Calls for attacks on journalists to be addressed, amid impact on media sector due to COVID-19

Calls for attacks on journalists to be addressed, amid impact on media sector due to COVID-19
The media sector has been majorly impacted by COVID19 (REUTERS/Ognen Teofilovski via Gallo Images).


Three reports were published that indicated positive progress for the conditions of civil society in North Macedonia. First, EU TASCO 3 published a report which found that North Macedonia has a conducive environment for the development of national CSOs. Second, as a part of its Enlargement Package, the European Commission published an assessment on reform in North Macedonia, where they concluded that civil society remains active and plays a key role in policy and decision-making processes. Finally, the Macedonian Center for International Cooperation (MCIC) published the Monitoring Matrix on Enabling Environment for Civil Society Development in which they indicated that there was a relatively enabling environment for North Macedonia CSOs. They found that, although basic freedoms were guaranteed, there were no significant reform changes which support the operations and developments of CSOs, including minimal state funding.

Peaceful Assembly

The following protests were documented in the reporting period:

  • A 7.4% increase in national electricity prices on 31st July 2020 prompted weekly peaceful protests throughout August and September 2020 in Skopje. Demonstrators demanded the government cut power tariffs by 46% in light of many citizens losing their jobs and income as a consequence of the COVID-19 pandemic. The North Macedonian government shunned the protests as “pathetic”, stating that the tariffs are among of the lowest in the European region.
  • Members of the right-wing opposition gathered to defend North Macedonia’s claim to the legacy of Goce Delcev, a famous Ottoman-era revolutionary. The public action came after heightened tensions with Bulgaria over EU talks about Macedonian language and cultural history.
  • The Roma community protested on the streets of Bitola to condemn police violence against them. The demonstration was sparked after Avaja, a non-governmental organisation,published a video of police assaulting a Roma man. This was a continuation of what North Macedonia’s Helsinki Committee deemed frequent police brutality against Roma people. The interior minister reported that two police officers were suspended over this videoed incident.


In an interview, the President of the Association of Journalists of Macedonia (AJM) spoke about the barriers to freedom of expression for media workers in North Macedonia. He highlighted the apparent impunity for attacks on journalists, the negative impact of public money on the media, reform required for the Macedonian public broadcasting service and the closure of many institutions.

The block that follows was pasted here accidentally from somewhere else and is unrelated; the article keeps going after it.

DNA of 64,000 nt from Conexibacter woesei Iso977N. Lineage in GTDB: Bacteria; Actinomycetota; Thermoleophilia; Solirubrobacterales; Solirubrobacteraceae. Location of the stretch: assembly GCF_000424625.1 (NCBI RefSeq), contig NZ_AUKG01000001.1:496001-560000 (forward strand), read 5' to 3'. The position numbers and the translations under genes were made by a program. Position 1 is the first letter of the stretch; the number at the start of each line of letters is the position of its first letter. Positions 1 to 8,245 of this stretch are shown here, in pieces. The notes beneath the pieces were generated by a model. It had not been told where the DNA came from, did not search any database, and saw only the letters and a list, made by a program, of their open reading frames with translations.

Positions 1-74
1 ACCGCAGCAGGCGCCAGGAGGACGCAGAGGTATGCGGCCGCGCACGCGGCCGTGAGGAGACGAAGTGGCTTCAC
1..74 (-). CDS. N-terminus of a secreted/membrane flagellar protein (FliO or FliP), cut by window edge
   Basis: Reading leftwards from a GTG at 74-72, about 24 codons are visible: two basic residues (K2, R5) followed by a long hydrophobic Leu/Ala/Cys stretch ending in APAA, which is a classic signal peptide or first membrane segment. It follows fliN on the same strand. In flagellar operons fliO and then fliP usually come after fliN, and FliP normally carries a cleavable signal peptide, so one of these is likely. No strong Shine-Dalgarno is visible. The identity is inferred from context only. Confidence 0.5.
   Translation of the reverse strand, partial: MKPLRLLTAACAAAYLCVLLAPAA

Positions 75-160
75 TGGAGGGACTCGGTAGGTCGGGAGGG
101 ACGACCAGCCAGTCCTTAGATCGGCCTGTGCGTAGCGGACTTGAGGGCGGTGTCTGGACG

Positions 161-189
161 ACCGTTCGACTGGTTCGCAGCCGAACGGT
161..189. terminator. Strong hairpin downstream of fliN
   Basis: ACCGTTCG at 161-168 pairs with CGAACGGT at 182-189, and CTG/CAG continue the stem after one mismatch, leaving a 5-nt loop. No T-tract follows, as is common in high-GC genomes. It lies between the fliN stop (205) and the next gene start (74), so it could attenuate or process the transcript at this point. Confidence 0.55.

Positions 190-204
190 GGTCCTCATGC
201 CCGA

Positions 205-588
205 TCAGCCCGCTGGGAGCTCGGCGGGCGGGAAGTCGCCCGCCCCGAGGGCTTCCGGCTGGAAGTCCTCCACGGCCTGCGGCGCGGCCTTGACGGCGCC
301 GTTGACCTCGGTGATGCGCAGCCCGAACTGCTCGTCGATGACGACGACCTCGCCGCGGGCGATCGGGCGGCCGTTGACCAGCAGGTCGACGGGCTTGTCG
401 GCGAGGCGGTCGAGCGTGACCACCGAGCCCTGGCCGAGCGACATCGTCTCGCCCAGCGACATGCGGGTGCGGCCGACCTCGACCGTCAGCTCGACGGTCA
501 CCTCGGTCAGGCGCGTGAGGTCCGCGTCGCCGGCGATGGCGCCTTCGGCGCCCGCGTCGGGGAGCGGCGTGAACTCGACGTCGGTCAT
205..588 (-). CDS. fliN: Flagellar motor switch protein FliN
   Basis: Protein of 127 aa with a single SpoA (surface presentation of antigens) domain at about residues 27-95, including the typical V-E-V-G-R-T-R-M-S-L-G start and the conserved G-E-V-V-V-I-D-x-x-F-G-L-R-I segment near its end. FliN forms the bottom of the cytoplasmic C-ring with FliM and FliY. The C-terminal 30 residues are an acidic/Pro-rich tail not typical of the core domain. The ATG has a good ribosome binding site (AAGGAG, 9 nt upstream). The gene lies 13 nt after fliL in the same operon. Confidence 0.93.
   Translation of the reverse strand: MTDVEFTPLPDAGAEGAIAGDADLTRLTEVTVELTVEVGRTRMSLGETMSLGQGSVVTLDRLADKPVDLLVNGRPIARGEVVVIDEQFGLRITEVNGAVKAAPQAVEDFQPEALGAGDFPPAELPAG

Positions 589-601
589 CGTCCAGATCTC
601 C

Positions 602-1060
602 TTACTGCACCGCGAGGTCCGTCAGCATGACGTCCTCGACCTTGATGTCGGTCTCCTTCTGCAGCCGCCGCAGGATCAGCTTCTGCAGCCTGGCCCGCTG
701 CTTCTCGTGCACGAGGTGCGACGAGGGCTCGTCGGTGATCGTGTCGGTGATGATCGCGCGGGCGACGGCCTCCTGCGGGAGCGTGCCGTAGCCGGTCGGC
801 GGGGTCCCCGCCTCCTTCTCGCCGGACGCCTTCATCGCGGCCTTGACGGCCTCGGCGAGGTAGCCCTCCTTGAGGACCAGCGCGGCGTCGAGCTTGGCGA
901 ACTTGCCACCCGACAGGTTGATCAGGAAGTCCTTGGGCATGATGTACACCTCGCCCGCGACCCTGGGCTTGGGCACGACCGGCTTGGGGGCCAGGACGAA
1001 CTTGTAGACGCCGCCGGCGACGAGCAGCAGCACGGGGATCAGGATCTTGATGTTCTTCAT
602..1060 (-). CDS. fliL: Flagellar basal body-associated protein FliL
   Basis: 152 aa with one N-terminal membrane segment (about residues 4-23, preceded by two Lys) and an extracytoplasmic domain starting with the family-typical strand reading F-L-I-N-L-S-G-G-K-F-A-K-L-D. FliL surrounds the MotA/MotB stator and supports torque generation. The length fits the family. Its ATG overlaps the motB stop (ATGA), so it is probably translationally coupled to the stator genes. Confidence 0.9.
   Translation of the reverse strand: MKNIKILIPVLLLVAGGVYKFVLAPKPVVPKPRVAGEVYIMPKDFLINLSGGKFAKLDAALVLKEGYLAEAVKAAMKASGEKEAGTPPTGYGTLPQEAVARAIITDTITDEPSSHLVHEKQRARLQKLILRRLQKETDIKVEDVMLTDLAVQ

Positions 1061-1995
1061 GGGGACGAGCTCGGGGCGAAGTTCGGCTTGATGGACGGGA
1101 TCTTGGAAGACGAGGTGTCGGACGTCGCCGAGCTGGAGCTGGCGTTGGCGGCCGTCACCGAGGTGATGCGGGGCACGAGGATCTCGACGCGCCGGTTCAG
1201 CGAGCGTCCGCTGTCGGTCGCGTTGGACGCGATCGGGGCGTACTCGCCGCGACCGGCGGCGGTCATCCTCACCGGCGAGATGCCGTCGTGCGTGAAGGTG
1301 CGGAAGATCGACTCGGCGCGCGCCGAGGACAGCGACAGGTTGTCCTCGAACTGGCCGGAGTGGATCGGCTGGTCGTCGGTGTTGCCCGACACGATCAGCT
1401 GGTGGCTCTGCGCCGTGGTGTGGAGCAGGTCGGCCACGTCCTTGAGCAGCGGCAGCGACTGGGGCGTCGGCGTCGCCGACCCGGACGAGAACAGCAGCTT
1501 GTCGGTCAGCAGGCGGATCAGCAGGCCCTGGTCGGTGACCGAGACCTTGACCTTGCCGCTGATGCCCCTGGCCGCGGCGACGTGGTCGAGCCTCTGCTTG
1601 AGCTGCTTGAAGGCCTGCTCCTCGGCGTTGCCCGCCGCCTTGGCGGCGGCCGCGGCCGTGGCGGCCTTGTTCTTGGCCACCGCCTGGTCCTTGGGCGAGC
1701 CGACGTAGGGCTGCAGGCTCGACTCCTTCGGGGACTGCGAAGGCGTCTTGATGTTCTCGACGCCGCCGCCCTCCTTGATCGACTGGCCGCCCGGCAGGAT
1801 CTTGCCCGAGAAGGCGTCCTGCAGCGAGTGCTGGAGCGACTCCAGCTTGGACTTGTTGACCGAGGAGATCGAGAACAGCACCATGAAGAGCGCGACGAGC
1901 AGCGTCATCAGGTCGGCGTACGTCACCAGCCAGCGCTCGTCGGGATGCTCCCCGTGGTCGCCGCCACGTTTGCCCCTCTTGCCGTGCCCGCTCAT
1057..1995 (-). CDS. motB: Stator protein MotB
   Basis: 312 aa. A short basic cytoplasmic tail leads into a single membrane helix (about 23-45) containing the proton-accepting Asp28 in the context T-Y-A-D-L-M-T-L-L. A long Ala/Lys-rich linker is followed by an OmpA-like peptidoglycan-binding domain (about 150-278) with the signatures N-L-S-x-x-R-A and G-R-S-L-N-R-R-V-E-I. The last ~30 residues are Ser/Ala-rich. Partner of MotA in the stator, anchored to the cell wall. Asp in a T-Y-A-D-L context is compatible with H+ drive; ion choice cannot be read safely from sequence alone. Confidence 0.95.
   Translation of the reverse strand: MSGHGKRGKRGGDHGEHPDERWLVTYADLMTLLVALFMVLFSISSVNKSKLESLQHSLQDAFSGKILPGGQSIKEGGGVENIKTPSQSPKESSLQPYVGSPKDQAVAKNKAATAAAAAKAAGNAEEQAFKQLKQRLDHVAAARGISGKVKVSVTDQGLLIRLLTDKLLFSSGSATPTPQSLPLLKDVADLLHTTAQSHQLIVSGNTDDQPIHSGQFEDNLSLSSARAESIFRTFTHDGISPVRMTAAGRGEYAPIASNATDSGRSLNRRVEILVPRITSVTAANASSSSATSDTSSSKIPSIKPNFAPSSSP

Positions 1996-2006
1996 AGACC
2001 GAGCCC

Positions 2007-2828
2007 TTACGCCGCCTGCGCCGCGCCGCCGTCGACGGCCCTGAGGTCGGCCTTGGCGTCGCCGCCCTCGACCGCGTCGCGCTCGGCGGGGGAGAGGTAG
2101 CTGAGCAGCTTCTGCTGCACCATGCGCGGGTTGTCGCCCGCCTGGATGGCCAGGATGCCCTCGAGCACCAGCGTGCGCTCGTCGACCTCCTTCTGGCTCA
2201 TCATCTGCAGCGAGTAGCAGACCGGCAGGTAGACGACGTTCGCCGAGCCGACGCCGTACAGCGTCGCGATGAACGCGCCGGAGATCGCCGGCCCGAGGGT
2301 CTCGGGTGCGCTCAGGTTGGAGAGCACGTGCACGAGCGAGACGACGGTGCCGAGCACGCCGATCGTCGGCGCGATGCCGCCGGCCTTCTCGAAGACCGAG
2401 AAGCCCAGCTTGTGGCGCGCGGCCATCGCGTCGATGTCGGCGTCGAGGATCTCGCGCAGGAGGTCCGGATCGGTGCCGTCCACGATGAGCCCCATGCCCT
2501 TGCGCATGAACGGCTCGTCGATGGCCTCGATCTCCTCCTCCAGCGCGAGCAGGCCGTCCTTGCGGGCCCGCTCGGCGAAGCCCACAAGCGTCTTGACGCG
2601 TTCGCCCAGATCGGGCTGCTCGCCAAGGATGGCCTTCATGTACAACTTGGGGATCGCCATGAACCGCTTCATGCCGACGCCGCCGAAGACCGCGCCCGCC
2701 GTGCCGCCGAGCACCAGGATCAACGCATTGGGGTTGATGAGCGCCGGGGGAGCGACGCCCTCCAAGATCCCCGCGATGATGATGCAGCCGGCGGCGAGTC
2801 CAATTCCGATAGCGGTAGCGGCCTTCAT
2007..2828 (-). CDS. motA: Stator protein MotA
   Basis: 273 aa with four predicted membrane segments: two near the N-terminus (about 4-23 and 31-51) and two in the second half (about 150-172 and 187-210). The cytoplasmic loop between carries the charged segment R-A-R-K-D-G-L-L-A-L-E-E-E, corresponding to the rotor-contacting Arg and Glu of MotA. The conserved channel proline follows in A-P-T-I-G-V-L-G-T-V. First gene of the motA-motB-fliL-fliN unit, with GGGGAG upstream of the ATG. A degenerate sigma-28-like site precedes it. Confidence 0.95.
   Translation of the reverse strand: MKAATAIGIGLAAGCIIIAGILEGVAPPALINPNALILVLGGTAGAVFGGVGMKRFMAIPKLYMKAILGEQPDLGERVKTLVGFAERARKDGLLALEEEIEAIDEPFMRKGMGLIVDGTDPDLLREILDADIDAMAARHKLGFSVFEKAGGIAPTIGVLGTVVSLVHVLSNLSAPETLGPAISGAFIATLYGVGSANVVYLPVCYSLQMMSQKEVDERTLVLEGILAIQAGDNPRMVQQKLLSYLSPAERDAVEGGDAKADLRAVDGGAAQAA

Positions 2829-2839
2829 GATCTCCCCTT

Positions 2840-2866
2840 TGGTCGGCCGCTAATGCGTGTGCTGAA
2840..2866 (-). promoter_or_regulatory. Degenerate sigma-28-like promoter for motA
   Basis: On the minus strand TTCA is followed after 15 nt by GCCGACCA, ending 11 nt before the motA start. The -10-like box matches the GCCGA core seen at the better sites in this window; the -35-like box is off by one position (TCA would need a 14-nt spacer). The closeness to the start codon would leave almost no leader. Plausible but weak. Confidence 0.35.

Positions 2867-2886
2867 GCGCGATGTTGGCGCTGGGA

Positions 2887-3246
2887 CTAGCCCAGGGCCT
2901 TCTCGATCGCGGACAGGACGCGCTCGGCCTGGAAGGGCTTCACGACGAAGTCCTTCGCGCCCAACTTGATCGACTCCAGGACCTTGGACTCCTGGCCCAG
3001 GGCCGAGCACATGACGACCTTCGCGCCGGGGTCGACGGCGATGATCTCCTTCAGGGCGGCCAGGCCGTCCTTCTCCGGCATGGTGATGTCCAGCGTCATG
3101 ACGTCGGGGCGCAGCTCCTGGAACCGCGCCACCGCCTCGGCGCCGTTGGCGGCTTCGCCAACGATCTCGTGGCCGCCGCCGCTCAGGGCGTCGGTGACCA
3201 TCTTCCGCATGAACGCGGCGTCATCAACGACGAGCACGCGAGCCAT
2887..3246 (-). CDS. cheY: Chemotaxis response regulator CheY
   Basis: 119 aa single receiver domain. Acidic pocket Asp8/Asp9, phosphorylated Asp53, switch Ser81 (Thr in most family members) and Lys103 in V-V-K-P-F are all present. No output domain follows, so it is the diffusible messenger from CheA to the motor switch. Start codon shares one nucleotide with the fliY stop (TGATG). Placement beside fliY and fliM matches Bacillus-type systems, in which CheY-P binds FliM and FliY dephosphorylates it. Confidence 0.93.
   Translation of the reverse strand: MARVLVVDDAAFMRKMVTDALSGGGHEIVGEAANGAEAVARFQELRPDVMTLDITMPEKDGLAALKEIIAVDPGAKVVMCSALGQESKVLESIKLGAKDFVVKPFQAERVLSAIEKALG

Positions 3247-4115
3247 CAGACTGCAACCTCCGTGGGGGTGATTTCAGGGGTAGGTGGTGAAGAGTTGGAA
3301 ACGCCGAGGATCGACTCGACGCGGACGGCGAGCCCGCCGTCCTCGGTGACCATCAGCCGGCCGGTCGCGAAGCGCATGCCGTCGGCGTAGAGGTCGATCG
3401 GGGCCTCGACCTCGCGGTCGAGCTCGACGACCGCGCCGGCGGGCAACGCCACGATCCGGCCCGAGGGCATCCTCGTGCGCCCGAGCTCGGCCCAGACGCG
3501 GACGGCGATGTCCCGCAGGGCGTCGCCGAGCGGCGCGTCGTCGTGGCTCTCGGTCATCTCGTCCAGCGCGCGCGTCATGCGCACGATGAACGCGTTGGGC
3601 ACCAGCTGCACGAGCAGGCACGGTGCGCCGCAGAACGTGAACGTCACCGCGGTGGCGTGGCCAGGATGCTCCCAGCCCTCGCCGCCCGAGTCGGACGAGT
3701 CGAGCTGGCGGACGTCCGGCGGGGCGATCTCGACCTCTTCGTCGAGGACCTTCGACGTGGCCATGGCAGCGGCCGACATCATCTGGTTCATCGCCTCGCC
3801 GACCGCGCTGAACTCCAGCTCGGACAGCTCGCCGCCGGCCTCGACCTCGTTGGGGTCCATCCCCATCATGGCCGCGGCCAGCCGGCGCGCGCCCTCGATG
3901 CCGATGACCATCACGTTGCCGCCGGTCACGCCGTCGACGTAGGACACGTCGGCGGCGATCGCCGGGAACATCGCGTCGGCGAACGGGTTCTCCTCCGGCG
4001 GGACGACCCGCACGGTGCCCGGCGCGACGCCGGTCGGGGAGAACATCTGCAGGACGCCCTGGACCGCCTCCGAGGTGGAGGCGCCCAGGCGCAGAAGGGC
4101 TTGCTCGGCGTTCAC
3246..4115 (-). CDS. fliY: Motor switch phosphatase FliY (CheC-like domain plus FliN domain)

COVID-19, and the subsequent economic crisis, are said to have permanently reshaped the media landscape in North Macedonia. The head of the Macedonia Media Association has reported that there has been a 70% decline in advertising. While the government has intervened by providing three million euros in aid to the media sector, critics have pointed to the dangers of state support, particularly in reference to the importance of preserving editorial independence.

The newly elected government published its 2020-24 plans, which indicated improved regulation of media ownership. However, the Information Society Minister noted that, due to limited budgets for salaries, few had applied to join the national broadcaster’s MRT Programme Council, thus limiting reform.

On 9th September 2020, two Al Jazeera Balkans journalists were attacked at a protest staged by the right wing opposition party VMRO-DPMNE in Skopje. In a joint statement, AJM and the Independent Trade Union of Journalists and Media Workers (SSNM) condemned the attack, calling for the Ministry of Internal Affairs to press charges against the arrested attacker. The journalist unions said:

“This behavior towards journalists who are on duty is unacceptable and it should be sanctioned by the Ministry of Interior because the violence towards journalists is not allowed in democratic countries. If these incidents are tolerated there is a risk of encouraging new and more serious violence on journalists in near future, and that will additionally jeopardise their safety, the freedom of expression and the right to inform citizens”.

After a series of unresolved cases, the AJM demanded that attacks on journalists and media workers be sanctioned and perpetrators be brought to justice. The union called on the executive to create a safe environment for journalists to do their job freely and independently. The AJM president presented the Declaration on the Impunity of Attacks and Threats against Journalists and Media Workers, calling for all institutions to respect journalists’ freedom of expression and media freedoms.

During this period, many testified in the Skopje Criminal Court regarding the “Target-Fortress” case, which involves an alleged large-scale illegal wiretapping scheme that occurred between 2008 and 2015. It was reported that over 4,000 telephone numbers of politicians, journalists, businessmen and other significant figures were tapped.